3. Avaneya will offer a new economic model, the single player campaign will be free, but in order to be able to play online at the official servers you will have to subscribe, which costs money.
Some people have tried to make a living out of FOSS games, while this is more then possible with programs and GNU/Linux distributions, with games it was always challenging.
There was one small company named “Sixth Floor Labs” which made a space shooter and offered to release it under the GPL for $39960, but the project failed because the game wasn’t better then what we already had released as FOSS, and the amount of money they asked was ridiculously high for their game.
Avaneya on the other hand will try a different approach, the game will be fully freed under the GPLv3 but the online play on the official servers will cost money via subscription.
There already were topics about this issue on some forums (can you make such model economically viable ?, what keeps the users from forming their own free server and play there ?), so it would be very interesting to see in practice.
Some who prefer not to challenge the status quo, argue that commercial free software, especially with respect to games, is not sustainable. One of the goals of the Avaneya project is to prove otherwise and we are hell bent on doing this

4. Avaneya is very wide game in terms of gameplay and might not fit into a single category like “RTS” :
The philosophy that drives Avaneya is to assist users unlearn some things, learn other things, and enjoy the process of transition.
Avaneya will combine elements of a science fiction real time strategy, adventure, and some of those of the classical city building and management genre. The setting is on the Martian surface.
The environment will aim to be rich, three dimensional, and possibly even based on real topographical data obtained from the Mars Global Surveyor’s orbital laser altimeter. NASA has provided the data into the public domain (that is, not copyrighted) and in a free format. They chose deliberately not to store it in a proprietary format in order to “ensure the long-term viability of the data”. A technical issue, however, is whether the spatial resolution will be sufficient to render it useful for Avaneya.
A major distinguishing characteristic of Avaneya with respect to traditional RTS and city building / management games is the sense of awareness the user experiences of externalities in game play.
In other games, it may be possible (even encouraged) to bulldoze large amounts of natural capital to accommodate the expansion of a city. Through the perspective of GDP, strictly an income sheet, this may appear beneficial to your society.
Viewed through the perspective of the GPI as a net balance sheet, however, one is left with a different impression of very costly ramifications. Bulldozing your natural capital would have deferred greater costs than those immediately amassed by mortgaging them into the future.
The dumbing down of our perception of reality, which is ubiquitous in the software entertainment industry, is necessary, for among other reasons, to accommodate the limitations of finite computing machinery. Nevertheless, if we tell a lie loud enough and long enough of this sort, we may eventually find ourselves strangers to the reality we were born into.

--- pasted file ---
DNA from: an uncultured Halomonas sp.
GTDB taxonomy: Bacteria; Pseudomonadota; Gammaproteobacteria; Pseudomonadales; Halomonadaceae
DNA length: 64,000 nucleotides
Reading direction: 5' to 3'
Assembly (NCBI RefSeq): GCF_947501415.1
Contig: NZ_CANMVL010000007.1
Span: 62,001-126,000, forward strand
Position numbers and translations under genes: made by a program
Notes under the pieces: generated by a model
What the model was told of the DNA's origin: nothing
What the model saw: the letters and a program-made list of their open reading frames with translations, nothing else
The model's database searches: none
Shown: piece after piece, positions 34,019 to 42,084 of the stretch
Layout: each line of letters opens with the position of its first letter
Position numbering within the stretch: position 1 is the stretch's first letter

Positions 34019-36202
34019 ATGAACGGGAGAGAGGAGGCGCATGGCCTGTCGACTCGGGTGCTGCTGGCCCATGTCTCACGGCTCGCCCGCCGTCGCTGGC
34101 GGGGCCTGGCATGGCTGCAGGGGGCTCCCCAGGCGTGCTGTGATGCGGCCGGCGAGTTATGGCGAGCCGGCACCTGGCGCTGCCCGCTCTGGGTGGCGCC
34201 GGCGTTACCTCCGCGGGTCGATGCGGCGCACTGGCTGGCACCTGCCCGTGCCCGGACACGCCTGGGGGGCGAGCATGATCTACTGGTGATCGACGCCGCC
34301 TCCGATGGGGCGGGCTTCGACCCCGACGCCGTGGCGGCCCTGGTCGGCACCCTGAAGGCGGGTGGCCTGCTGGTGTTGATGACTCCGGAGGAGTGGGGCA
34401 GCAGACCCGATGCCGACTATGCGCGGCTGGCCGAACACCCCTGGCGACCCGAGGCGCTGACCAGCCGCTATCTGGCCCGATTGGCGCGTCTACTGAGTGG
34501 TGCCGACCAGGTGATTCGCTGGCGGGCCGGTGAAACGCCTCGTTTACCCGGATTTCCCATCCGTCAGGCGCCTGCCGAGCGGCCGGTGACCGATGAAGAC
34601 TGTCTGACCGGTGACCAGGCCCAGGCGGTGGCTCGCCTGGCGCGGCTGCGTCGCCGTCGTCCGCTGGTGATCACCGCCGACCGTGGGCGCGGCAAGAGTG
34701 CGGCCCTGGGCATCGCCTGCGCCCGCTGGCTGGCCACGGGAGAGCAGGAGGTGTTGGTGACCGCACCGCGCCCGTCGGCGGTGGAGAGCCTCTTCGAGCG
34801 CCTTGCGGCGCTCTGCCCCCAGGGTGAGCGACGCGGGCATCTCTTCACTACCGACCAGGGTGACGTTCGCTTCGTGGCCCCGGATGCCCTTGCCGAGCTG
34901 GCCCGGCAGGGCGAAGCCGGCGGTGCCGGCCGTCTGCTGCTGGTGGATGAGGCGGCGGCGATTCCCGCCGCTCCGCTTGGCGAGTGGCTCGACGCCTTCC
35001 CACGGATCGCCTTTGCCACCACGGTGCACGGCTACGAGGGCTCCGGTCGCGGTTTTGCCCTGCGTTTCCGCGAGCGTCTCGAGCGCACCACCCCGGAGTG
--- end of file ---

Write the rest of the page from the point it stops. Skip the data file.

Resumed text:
George Box once noted that all models are wrong, but some are useful. Avaneya aims to be useful.

There is a lot to be expected from Avaneya, read their FAQ for more info and stay tuned for the interview with Kip and updated on this wonderful project !

Avaneya FAQ

Primal Carnage is an upcoming multiplayer first person shooter where the player takes the role of humans or dinosaurs.
It is being developed by the new indie studio Luke Warm Media who also developing the “Light Spire: Fortunes Web” mod for Crysis (which might became a stand alone game some time in the future, currently the development is on hold).
Primal Carnage is planned to be released for GNU/Linux as well as other platforms.

Dinosaurs have been unleashed on an old military controlled island due to an experiment gone awry. A team of mercenaries have been dispatched to contain the threat.
Primal Carnage is a multiplayer first person shooter where players must work as a team to complete game mode dependent objectives. In Primal Carnage, you can play as one of two factions: dinosaurs or humans. Both are filled with special unique classes and abilities that complement and contrast each other.

From Moddb interview :

What can we expect to do as dinos in-game? Can you eat people? Can I take a bite out of someone sitting on a toilet, for example?
Well although it’s been discussed amongst the team at whether we should allow the human players to sit on a toilet just so we could re-enact that iconic moment from the original Jurassic Park, alas it is probably a feature we’ll be leaving out. Being serious though, as a dino you’ll be able to do all the things you know and love about dinosaurs; Biting, flying, jumping, spitting, and of course bellowing out an ear splitting roar to disorient the human players around. Some dinos will perform a combination of the two. For instance a raptor is an avid jumper, and he may just be able to jump attack humans and chow down.